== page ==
New York lawmakers must redraw boundaries of congressional and state legislative districts after a state Supreme Court justice agreed with Republicans that the maps are unconstitutional. The decision by Justice Patrick McAllister was a setback for Democrats, who had cheered the partisan tilt of New York’s map as a way to offset GOP-favoring gerrymanders in other states. Read more from Keshia Clukey.
Around the Administration
- The president is scheduled to deliver remarks on the March jobs report at 10:45 a.m.
The Justice Department’s new antitrust chief, Jonathan Kanter is planning an aggressively activist approach to his new job. His mission: to reverse decades of lax enforcement that he said has allowed companies to dominate industries and thwart competition. “We’re not just bringing a few big cases, we’re changing the way it’s done,” said Kanter in his first interview since taking over in November. Sitting around a large conference table with his team, Kanter said they’re “turning the page on a failed experiment,” referring to decades of laissez-faire merger policy. Sara Forden and David McLaughlin have the latest on Kanter’s new approach.
Biden’s proposal for a “Billionaire Minimum Income Tax” raised a number of questions among America’s ultra-rich and those advising them. Chief among their concerns: How would it work in practice, and what are the chances it actually becomes law? The plan, which would tax the appreciation of financial and business assets owned by people worth more than $100 million, has wide support among many Democrats. It could generate hundreds of billions in new revenue from a group that’s traditionally used tax laws to lower their IRS payments. Laura Davison delves into the proposal.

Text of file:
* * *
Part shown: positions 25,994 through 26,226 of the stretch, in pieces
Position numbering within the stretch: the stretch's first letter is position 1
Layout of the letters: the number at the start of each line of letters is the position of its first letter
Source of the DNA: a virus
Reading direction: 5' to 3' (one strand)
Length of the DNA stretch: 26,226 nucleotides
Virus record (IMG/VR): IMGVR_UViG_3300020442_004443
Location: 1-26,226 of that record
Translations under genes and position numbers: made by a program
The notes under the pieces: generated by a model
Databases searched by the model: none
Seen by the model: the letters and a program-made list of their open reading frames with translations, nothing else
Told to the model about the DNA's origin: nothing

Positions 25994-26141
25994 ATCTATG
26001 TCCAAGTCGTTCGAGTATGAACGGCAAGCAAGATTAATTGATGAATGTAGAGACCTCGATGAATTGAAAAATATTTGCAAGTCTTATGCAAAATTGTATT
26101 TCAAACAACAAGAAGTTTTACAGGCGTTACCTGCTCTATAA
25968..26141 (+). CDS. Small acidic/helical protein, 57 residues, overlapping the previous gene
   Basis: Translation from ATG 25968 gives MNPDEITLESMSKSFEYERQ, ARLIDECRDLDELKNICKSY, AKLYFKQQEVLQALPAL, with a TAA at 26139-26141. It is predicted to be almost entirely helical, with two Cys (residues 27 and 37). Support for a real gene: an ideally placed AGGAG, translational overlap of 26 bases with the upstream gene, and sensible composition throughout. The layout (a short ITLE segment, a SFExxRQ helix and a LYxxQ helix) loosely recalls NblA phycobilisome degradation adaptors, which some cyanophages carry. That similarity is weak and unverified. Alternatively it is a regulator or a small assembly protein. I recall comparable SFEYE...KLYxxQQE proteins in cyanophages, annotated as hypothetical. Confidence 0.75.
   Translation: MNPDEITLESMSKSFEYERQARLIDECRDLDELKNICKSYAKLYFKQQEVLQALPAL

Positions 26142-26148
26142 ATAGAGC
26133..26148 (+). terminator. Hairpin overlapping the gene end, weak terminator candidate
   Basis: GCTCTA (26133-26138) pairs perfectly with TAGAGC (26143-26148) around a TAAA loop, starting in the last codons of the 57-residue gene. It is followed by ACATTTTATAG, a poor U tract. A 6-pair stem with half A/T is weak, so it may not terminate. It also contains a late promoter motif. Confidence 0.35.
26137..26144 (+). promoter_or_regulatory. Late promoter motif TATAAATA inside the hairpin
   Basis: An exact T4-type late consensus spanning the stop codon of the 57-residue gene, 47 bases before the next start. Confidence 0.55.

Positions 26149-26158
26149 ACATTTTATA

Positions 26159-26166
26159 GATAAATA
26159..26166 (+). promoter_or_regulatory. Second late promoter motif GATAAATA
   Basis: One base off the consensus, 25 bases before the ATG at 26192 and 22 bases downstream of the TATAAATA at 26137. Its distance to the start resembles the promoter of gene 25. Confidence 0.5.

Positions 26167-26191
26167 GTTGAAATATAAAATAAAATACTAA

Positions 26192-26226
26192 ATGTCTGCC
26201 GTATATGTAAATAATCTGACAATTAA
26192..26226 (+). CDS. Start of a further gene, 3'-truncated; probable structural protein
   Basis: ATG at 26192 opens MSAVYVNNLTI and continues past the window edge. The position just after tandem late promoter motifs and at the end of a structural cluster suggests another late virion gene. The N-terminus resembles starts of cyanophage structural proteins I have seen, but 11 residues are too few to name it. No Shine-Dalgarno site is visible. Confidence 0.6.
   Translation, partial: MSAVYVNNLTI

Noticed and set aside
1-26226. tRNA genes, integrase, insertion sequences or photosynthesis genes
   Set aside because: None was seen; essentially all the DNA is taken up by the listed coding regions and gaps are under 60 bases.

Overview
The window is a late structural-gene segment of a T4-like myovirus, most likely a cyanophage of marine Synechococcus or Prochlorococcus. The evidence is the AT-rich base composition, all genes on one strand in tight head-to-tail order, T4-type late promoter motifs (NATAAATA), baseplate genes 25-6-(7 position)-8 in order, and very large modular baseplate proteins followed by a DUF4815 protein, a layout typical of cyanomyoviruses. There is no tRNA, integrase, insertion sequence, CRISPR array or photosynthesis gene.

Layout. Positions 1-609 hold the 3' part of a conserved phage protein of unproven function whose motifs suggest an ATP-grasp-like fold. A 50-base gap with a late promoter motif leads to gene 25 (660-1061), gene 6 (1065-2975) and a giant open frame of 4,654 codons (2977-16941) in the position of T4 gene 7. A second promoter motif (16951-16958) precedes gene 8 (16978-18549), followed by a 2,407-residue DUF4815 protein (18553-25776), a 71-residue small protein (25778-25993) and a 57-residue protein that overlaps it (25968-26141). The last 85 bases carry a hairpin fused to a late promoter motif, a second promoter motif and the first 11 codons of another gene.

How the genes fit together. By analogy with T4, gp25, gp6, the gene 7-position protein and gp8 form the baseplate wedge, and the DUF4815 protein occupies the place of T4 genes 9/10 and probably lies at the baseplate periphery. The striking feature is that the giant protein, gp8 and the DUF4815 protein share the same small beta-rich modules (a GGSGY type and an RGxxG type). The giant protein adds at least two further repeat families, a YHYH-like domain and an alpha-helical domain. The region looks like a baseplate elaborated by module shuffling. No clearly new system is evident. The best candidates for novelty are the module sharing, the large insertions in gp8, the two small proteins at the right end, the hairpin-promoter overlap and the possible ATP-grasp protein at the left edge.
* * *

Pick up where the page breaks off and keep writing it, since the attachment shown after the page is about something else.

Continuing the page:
Several members of a federal environmental justice committee Thursday sharply criticized a new White House website that shows which communities are deemed disadvantaged—and therefore in line for more federal dollars—because it excludes race as a factor in its calculations. “There are some things that happen to us just because we are Black,” said Beverly Wright, founder of the Deep South Center for Environmental Justice, and a member of the White House’s Environmental Justice Advisory Council. Read more from Stephen Lee.